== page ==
The site of the
subject is of great historical interest as
the British frigate, "Hussar," sank near
here on November 23, 1780. The Revolutionary
War had long been raging and this ship which
sailed from England on September 13, 1780
was believed to carry a large hoard of
silver and gold coins for payment of the
army. One account indicated that the money
was deposited at New York two days before
sinking and the possibility also existed
that as many as eighty American prisoners
being transferred from New York were chained
in the hold.
Another account states that the British were fearful that
New York would fall and a payload from the "Mercury" was transferred to the
"Hussar" at New York. No account has been proved beyond doubt and attempts at
retrieval of the ship and its contents have been made from about 1818 as late as
last year. Items recovered in 1819 included some mugs and a cannon that was
given to the museum in Worcester, Massachusetts. So popular was the site that
old maps list the "Hussar" in boundary proclamations; the name become synonymous
with the neighborhood.
Gouverneur Morris came into possession of the land and
sometime later hired workmen to fill in the inlet. It was his contribution to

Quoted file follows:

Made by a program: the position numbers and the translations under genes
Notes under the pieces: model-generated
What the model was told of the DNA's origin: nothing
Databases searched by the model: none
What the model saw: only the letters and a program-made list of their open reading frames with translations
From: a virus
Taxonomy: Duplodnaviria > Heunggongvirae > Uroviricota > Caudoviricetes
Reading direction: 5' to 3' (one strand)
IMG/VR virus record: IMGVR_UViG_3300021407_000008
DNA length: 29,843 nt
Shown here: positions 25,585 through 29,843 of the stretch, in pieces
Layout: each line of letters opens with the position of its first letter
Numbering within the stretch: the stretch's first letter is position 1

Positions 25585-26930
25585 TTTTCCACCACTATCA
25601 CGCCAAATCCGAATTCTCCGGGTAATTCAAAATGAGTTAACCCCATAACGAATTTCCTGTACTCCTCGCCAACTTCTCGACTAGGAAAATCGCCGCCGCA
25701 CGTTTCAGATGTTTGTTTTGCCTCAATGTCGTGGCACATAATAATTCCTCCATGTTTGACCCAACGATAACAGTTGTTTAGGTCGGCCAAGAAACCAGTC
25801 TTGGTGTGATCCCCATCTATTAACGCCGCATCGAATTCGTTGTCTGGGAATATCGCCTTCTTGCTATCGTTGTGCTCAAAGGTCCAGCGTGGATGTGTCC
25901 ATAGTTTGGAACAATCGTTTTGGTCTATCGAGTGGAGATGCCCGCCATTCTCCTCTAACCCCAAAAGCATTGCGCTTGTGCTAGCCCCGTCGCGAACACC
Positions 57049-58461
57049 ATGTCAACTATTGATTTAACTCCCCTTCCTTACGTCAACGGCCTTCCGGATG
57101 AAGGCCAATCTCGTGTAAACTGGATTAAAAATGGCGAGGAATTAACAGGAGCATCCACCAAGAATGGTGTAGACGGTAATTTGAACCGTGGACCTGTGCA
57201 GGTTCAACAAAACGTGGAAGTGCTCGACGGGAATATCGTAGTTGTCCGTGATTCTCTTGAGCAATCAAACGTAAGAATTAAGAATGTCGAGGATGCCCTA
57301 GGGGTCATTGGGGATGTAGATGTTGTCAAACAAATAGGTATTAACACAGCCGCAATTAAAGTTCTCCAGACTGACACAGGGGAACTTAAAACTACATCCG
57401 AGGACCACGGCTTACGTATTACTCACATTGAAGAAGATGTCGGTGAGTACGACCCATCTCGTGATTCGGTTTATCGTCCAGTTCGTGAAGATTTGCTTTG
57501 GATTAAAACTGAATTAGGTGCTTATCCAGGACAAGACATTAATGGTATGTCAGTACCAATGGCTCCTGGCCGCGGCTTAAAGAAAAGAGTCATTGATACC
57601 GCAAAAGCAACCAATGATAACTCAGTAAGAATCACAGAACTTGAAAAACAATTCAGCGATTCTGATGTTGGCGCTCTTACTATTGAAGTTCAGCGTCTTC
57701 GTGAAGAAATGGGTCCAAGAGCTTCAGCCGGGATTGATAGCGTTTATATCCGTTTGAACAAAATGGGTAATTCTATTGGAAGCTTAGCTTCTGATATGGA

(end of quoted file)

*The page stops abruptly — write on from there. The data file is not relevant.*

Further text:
alleviate unemployment but he apparently gained something in the venture since
he sold a portion of the land to the New York and Harlem Railroad in 1853.
The powerhouse pictured here was built on the site of the
landfill for the railroad in the very early 1900's. About 1903 a wooden canteen
was dug up by an Italian laborer during excavation and construction activity at
145th Street and the river. He cast it aside and a policeman picked it up and
brushed off the dirt. He found that it was made of spruce and dated 1778. A
relic from the "Hussar?" New interest was spawned and the fever still rages on.
When, this picture was painted, part of the property and
powerhouse were under lease to Con Edison. Note the tracks that lead up to the
side of the building pictured. The trains went up the track and the bottoms
opened dropping the coal which was then pushed down through grills to a crusher.
It was crushed and taken by chutes up to the boilers for burning. The ashes were
taken out (bottom left) by tram and stored. They were then picked up and used
for making cinder blocks. Amazing, the story one picture can tell!